June 25, 2024

Fake retail websites are one of the many ways fraudsters are attempting to part customers with their money and personal information. Often, these illegitimate websites appear very similar to recognized retailers’, but with some attention to details, these can be distinguished. You can spot them through irregular URLs, unattainable price drops, lack of necessary information, and clumsy spelling or format.

Aussies shelled out over $63 billion on internet shopping last year. Although reports of scam losses saw a drop during the same period, swindlers are still preying on a large portion of this sum.

Our recent scan of counterfeit retail websites unveiled that these scams still pose a hazard, with dubious pages cloning well-known retailers such as Rip Curl and Witchery. What’s more, study led by a European cyber security consultancy recently unveiled one fraud network controlling tens of thousands of these counterfeit stores, causing consumers worldwide to lose huge amounts of money over a three-year period.

With the end of financial year sales approaching in Australia, we’ve assembled the most practical tips for identifying imitation websites and safeguarding your online purchases.

Understanding Counterfeit Online Stores

These are essentially product and service scams. Typically, scammers create websites that seem like they belong to well-known businesses. They use the logos of popular stores and spread deceptive advertisements for significantly marked-down items on all types of social media and search engines. This way, fraudsters can establish a store presence with little financial investment.

Those who purchase items from these fraudulent sites either never receive their order or end up with sub-par items they never wanted. Meanwhile, scammers benefit from the easy profits these fake stores yield.

Is this a common occurrence?

It’s quite common. According to reports submitted to ACCC’s Scamwatch, from January to November last year, over 2700 reports were made regarding fake online stores. As a result, these fraudulent operations fleeced shoppers of over half a million dollars.

A 2022 study carried out for the Australian Retailers Association revealed that 40% of the 1000 surveyed Australians had come across a scam shopping website. And this year, Aussies have lost almost $900,000 to all types of online shopping frauds, comprising these sham sites.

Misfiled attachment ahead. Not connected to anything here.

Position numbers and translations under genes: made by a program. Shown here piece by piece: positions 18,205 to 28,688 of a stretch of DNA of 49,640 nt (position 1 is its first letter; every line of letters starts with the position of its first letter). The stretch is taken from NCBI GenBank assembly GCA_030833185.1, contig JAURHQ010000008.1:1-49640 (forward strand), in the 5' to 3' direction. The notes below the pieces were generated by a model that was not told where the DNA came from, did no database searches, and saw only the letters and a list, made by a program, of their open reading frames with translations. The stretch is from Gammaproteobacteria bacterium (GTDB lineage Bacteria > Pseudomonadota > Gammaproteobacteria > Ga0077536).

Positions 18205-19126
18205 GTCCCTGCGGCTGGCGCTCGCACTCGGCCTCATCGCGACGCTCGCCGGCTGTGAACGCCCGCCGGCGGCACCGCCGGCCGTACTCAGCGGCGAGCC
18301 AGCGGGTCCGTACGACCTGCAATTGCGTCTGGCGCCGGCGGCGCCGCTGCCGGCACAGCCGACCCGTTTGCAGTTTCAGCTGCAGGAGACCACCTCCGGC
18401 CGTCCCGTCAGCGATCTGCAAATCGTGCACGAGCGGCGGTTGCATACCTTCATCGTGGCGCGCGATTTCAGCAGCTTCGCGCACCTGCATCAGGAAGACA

Moreover, scammers are turning to trusted online platforms to promote these scams aggressively. The latest sham pages we identified were being promoted on Facebook. While Google and Facebook’s parent company Meta are working on removing these harmful ads, CHOICE is arguing for these digital platforms to be legally obligated to do more to save users from scams.

Identifying a Fake Website

1. Odd URL

Few things are as easily recognizable as a retailer’s website address or URL. However, a scammer’s URL attempts to mirror the actual deal as closely as possible. Sometimes, they use numbers instead of letters that appear alike, such as using one instead of a lower-case “L”. Unauthorized URLs often contain redundant words and formatting, far from the plain and identifiable presence major retailers aim for.

For instance, our latest scam website search brought up a site masquerading the popular surf brand Rip Curl with the URL ripcurlseller.com and another one pretending to be the clothing brand Witchery with the URL witchery-au.com. Both companies verified to us that these sites are dishonest. Their actual pages have straightforward and credible URLs – ripcurl.com and witchery.com.au, respectively.

2. Unrealistic Prices

Fraud sites are often marked by unusually high discounts, with some providing up to 80% off all their ‘items’. As one CHOICE member shared, she narrowly escaped spending $120 on what she suspects was a mimic site offering substantial price reductions. It was only after she tried making the payment and it failed, that she starting having suspicions. She then canceled her card before any transaction was recorded and later discovered the prices were too good to be authentic.